11 DECEMBER 1909, Page 3

The Times of Monday printed an admirable letter on "The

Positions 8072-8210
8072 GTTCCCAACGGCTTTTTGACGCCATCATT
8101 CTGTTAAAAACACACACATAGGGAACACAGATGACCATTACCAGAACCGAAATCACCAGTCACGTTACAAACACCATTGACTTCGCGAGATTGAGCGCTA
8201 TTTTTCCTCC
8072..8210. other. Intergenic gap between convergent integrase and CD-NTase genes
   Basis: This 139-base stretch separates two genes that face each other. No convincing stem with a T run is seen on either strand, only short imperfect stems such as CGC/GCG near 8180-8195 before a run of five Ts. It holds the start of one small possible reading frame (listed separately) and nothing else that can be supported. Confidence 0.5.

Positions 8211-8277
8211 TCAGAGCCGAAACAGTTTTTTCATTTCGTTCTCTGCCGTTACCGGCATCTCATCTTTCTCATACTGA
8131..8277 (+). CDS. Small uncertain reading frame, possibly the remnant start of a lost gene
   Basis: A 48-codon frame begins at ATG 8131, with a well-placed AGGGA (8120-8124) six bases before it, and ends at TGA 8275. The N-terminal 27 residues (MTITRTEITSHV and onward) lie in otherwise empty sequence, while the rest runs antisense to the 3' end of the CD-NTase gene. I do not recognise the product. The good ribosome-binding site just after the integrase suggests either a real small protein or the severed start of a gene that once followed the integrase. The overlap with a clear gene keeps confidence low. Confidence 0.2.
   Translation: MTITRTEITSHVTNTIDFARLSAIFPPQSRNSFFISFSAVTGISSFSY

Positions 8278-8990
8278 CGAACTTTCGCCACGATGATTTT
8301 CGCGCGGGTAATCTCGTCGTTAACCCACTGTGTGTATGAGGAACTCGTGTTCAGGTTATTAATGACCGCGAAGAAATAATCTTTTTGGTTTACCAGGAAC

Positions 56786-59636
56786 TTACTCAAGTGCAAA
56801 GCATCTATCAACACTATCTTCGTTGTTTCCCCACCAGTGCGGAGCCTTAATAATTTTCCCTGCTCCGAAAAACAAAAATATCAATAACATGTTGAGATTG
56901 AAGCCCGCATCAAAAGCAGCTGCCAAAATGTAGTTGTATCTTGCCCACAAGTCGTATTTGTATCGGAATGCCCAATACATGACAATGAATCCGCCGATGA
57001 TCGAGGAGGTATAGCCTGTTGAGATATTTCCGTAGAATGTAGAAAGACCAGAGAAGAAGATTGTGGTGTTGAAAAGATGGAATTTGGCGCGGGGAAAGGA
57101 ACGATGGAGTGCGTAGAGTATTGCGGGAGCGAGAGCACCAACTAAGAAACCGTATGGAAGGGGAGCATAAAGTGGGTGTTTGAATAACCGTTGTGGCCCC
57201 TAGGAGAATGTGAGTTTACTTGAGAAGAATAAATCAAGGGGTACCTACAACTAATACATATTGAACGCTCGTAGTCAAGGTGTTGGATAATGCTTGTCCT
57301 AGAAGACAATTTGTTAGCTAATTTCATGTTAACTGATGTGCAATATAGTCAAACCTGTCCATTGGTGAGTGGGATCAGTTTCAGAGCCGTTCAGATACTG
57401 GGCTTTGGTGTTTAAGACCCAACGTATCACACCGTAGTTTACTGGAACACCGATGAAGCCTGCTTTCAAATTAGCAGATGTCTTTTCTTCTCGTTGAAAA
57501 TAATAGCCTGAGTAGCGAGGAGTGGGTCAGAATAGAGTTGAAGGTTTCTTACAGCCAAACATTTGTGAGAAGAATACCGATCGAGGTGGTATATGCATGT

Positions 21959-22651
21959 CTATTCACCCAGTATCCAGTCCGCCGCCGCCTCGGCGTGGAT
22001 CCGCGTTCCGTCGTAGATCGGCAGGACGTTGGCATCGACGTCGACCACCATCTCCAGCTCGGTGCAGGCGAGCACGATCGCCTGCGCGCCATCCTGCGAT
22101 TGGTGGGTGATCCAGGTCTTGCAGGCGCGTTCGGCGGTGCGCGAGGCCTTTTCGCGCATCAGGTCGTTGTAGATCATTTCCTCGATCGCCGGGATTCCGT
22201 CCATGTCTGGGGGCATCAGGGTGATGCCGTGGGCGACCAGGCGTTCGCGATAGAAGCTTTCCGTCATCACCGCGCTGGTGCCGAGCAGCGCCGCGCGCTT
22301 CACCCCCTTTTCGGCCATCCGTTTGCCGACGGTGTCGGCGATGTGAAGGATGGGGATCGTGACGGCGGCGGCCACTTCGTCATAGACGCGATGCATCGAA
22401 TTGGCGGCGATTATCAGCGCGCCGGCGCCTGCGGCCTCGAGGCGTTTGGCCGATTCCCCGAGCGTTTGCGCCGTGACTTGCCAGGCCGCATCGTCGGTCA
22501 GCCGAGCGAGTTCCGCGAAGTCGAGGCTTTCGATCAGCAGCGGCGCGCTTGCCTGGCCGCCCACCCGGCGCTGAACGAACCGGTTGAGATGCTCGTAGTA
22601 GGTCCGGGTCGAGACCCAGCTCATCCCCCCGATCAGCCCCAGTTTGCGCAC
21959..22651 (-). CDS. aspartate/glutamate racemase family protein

Lords and the Country" from Lord MoAeagle. Admitting that he had voted on Constitutional grounds against Lord Lansdowne's amendment while strongly disapproving of the Budget, Lord Monteagle rightly maintains that the situation is now entirely changed. It is no longer a question of the Budget, or of the authority of the Lords in finance. The efficiency, if not the very existence, of a Second Chamber, hereditary or other, is at stake. "No longer as peers, but as citizens, we resume complete freedom of action. The question of a Second Chamber is immeasurably greater than either Home Rule or tariff reform, and I at all events as a Unionist, albeit a free-trader, cannot hesitate for a moment as to my course at this crisis. I shall oppose the Government by any constitutional means in my power." We cordially applaud Lord Monteagle's decision. On the other hand, in view of the diversity of opinion shown by members of the Unionist Free- Trade Club, the decision reached at Tuesday's meeting—that the Club could not take united action, and members must vote according to their individual convictions—was the only one possible in the circumstances.